combining the document digest H with the output, herein called k1, of the Step 1 procedure 56, preferably by concatenating k1 and H, to produce an intermediate value k2; and
hashing the k2 value with the hashing procedure 146 to generate the pseudo-random key k.
Since the document digest H is one of the inputs used to create the pseudo-random key k, and since the hashing procedure 146 generates a different output whenever its input changes by even one bit value, this method of generating the pseudo-random key k prevents the creation of the same pseudo-random key "k" for two different documents, even if the result ("k1") of the Step 1 process generates a duplicate value.
A digital signature 160A is generated by the signature generation procedure 148 using as its inputs (A) the pseudo-random key k generated by the new pseudo-random key generation procedure 142A, (B) the signer's private key x, and the hash H of the document being signed.
FIG. 4 shows a second preferred embodiment of the digital signature generation procedure 140B. This embodiment addresses both the duplication of "k" problem and the source of good unguessable "seed" values problem. In this embodiment the pseudo-random key generation procedure 142B:
combines the document digest H, generated by hash procedure 146, with the signer's private key x, preferably by concatenating the two values, to generate an intermediate value k3; and
hashes the intermediate value k3 with the hash procedure 146 to generate a pseudo-random key k.
Since the document digest is used as one of the key generation procedure's inputs, the pseudo-random key k generated by this procedure 142B is different for every different document. This ensures that each document/signer pair always utilizes a unique pseudo-random key "k" value. In this particular embodiment, the Step 1 procedure is also eliminated, providing a computationally simpler and more efficient process.
Since the document digest H can be computed by anyone, an unguessable number seed is still also necessary as an additional input for generating the pseudo-random key k. This embodiment uses the signer's private key "x" as that additional input. The signer's private key "x" is used as it is already known to the digital signature generation procedure 140B and is already known to be a strong, unique, unguessable number. Further, there is no point in keeping "k" secret if "x" is known, nor in guarding "x" and not "k" in either this or the original DSS.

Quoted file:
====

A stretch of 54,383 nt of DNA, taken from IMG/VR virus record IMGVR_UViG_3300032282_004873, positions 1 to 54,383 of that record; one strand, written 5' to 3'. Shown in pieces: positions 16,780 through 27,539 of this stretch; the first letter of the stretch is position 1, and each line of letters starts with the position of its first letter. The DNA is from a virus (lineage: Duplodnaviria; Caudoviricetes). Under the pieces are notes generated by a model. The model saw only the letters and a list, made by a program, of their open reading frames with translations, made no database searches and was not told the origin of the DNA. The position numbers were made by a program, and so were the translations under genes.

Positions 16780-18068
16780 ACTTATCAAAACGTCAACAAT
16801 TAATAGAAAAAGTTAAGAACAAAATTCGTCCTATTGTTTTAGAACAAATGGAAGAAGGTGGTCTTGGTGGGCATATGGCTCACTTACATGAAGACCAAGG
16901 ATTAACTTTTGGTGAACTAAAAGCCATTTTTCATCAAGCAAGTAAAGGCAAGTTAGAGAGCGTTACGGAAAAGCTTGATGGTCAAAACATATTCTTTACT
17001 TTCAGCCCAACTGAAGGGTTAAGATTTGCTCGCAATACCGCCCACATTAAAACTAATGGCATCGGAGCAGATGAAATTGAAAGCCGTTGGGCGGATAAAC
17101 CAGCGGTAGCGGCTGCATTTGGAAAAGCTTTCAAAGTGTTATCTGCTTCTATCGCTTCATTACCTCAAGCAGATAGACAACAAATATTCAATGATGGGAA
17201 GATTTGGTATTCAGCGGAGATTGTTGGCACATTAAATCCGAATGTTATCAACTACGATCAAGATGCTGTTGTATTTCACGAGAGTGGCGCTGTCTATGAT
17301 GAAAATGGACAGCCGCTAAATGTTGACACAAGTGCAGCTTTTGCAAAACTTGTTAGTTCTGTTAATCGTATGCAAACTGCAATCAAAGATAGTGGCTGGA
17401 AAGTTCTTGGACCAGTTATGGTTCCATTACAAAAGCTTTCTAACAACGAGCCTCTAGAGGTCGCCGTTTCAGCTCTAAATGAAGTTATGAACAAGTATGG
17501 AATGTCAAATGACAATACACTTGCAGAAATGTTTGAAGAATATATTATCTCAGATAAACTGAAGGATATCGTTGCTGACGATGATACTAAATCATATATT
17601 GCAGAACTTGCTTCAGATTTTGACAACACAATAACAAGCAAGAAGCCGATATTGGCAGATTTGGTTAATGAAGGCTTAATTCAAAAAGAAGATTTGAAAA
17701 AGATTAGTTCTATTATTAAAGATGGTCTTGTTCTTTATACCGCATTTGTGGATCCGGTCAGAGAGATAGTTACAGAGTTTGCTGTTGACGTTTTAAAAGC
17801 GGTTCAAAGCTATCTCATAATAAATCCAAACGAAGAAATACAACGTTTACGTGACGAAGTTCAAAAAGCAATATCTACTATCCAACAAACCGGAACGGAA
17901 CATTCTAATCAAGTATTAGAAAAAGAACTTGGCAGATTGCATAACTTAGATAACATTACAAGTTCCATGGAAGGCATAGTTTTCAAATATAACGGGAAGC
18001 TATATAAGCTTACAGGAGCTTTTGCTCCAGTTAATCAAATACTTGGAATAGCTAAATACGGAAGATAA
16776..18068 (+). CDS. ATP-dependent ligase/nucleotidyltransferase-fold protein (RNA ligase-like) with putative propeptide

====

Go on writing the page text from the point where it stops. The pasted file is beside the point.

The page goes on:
A digital signature 160B is generated by the signature generation procedure 148 using as its inputs (A) the pseudo-random key k generated by the new pseudo-random key generation procedure 142B, (B) the signer's private key x, and the hash H of the document being signed.
Importantly, initial analysis indicates that this second embodiment does not further expose the private key "x" to attack, even by the addition of a second "path" to "x". The original path (through the signature generation procedure 148) exists as before, and the new path is through both the signature generation procedure 148 and the hash procedure 146. Of course, the systems used today to generate strong private key "x" values could also be modified to create an additional value "x2" at the same time, and that additional value could then be used here instead of the "x" value itself. This would still provide a "single source" of creation of strong keys, both "x" and the input x2 to the procedure 142 for generating pseudo-random keys ("k's").
Since the goal is simply to create a unique pseudo-random key "k", hashing the concatenation of private key "x" and the document digest H with the hashing procedure 146 is sufficient to produce such a pseudo-random key. This also eliminates the Step 1 procedure and its dependency on the maintenance of internal state values.